During the 19th century when towns and cities expanded rapidly and the churches faced a new missionary situation in an urban setting, it is not surprising that the name of a great missionary saint was invoked when new buildings were erected in London, Manchester, Liverpool and elsewhere. With the even more difficult missionary challenge of the new estates of the 20th century, though the rate of church building has slowed, the number of new dedications to St. Martin has increased proportionately. And this too is wholly fitting.
Some of the churches which share with us a dedication to St. Martin are well worth a visit, if ever we are in their vicinity. St. Martin’s – in – the – Fields, London, is the best known, St. Martin’s, Canterbury should certainly be seen, and St. Martin’s, Coney Street, York, has a very fine stained-glass window depicting the Saint, together with thirteen panels displaying incidents from his life.
Nearer home there are a number of St. Martin’s Churches or sites of former churches within a few miles of our new building. Proceeding eastwards down the Mersey valley, we discover several St. Martin’s parish churches in the Greater Manchester area. There is now none in Manchester itself. A St. Martin’s was built in Germans Street, off Oldham Road, in 1873, but had a very short life, being closed in 1906. But St. Martin’s, Castle ton Moor, Rochdale (1862), St. Martin’s, Norris Bank, Heaton Norris (1901), and the dual-purpose St. Martin’s, Droylesden (1952, replacing a wooden building erected in 1940) are all extant and are architecturally typical of their periods.
On the Cheshire side St. Martin’s, Low Marple, is an attractive, towerless church, built in 1870, and St. Martin’s, Higher Pointon, a very small mission church, is almost unknown outside the community it serves.
Two churches are particularly interesting however. St. Martin’s, Ashton-on-Mersey, is a building which dates from 1714, replacing a previous church which traced back its foundation to 1304, and incorporating a huge south tower added in 1887.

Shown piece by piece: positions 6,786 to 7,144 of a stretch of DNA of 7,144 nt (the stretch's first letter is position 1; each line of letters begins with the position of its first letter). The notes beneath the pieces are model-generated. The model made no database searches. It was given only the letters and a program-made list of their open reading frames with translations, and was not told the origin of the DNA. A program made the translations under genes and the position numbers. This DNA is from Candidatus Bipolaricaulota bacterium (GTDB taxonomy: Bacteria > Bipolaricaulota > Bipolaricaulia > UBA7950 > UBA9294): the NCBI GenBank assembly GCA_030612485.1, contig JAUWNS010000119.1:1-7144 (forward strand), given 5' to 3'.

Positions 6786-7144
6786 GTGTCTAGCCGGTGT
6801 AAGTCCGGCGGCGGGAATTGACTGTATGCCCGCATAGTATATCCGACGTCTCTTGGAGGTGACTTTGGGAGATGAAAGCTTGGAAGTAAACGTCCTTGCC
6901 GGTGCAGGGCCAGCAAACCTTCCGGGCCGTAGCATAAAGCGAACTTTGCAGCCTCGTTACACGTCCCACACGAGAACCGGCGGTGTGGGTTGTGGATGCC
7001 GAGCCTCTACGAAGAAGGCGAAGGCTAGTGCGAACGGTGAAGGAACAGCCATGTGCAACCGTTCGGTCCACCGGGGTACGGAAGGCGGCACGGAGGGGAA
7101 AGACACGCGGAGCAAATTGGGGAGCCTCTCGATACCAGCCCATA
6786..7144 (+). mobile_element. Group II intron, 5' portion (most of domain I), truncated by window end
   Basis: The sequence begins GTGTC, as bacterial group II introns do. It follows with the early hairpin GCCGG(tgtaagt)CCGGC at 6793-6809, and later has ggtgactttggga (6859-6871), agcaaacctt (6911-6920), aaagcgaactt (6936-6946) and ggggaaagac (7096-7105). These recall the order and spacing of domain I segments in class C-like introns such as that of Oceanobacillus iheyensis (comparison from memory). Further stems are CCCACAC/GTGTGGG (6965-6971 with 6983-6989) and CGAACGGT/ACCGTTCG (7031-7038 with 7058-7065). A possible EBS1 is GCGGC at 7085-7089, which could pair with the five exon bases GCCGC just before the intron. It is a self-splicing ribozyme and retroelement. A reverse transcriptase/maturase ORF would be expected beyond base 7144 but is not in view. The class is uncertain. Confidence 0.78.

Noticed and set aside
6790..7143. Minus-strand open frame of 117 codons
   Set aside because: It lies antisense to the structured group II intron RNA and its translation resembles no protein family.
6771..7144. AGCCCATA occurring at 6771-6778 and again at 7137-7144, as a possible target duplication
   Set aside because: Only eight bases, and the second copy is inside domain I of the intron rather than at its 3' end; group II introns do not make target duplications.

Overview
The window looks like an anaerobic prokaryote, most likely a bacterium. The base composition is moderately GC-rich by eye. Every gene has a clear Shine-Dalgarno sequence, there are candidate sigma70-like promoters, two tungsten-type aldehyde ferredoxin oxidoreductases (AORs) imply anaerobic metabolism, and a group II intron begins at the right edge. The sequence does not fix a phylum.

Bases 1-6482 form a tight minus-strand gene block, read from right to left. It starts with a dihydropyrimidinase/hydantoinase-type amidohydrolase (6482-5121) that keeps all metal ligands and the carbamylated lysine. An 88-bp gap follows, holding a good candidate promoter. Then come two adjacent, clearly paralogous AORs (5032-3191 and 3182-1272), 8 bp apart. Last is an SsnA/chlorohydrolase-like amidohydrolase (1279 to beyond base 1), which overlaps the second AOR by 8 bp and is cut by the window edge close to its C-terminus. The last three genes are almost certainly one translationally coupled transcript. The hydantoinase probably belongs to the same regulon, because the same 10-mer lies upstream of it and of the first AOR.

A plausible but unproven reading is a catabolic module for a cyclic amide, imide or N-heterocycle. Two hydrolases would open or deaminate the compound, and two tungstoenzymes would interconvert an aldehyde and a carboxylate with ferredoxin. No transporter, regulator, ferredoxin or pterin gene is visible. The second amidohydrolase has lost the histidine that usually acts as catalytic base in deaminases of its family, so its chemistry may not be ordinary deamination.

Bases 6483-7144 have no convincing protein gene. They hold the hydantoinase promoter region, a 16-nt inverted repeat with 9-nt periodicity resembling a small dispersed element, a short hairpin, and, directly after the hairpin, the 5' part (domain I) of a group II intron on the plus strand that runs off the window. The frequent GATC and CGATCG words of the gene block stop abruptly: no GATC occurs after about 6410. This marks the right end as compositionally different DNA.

Ashton is now a suburb of Manchester, but the area just around the quaint old church, in whose graveyard John Wesley preached, preserves some of the atmosphere of the old village community. In Wythenshawe, St. Martin’s, Royal Oak, Baguley, was opened in 1960, as the first post-war Anglican church in Manchester. This is a particularly fine building, modern, yet free from the architectural fads of the period, with a striking mural above the altar, depicting Christ in Majesty.
To our west there are fewer dedications to St. Martin. There was once a chantry at Neston so named, but this was dissolved at the Reformation. In Chester itself there was at one time a St. Martin’s of the Ash, which dated from the 13th century but which was replaced by a rather ugly building in 1721, which in turn fell into disuse in the later 19th century. Strangely this church about which very little seems to be known does not appear in Raymond Richard’s volume, Old Cheshire Churches.
In Liverpool a St. Martin’s-in-the-Fields was erected in Sylvester Street in 1828. This was destroyed in the blitz of 1941 but the dedication was later transferred to the new Anglican church erected in Southdene, Kirby New Town. By a strange coincidence when the new Methodist church in Southdene which was very badly built literally fell to pieces a few years ago St. Martin’s kindly provided a home for the congregation and its deaconess, and there the Methodists still meet for worship. We in Woolston are consequently not the first Methodist society in a new town to worship in a church dedicated to St. Martin.
Post-Reformation Roman Catholic churches dedicated to St. Martin of Tours (there are other St. Martins in the Roman Calendar) are surprisingly few, though two are to be found in Kent.
Martin possessed qualities which obviously appeal to Methodists. We like to think there is a line of descent from the burning evangelism and asceticism of the 4th century Saint through men like St. Cuthbert, the Friars of the Middle Ages, the Lollards and the Puritan revivalists down to the heroic founders of Wesleyan and Primitive Methodism who in so many ways seem cast in a similar mould. (In another way too Martin may be linked with us. The Latin word capella from which our English chapel is derived is a diminutive of cappa (cloak) and may first have been given to the oratory where the Saint’s cloak which he had shared with a beggar was preserved after his death). In consequence Methodists have recently begun to dedicate new churches to St. Martin. Apart from our own the most recent was that at Allestree, Derby, opened in 1973.
Rev Dr Ian Sellers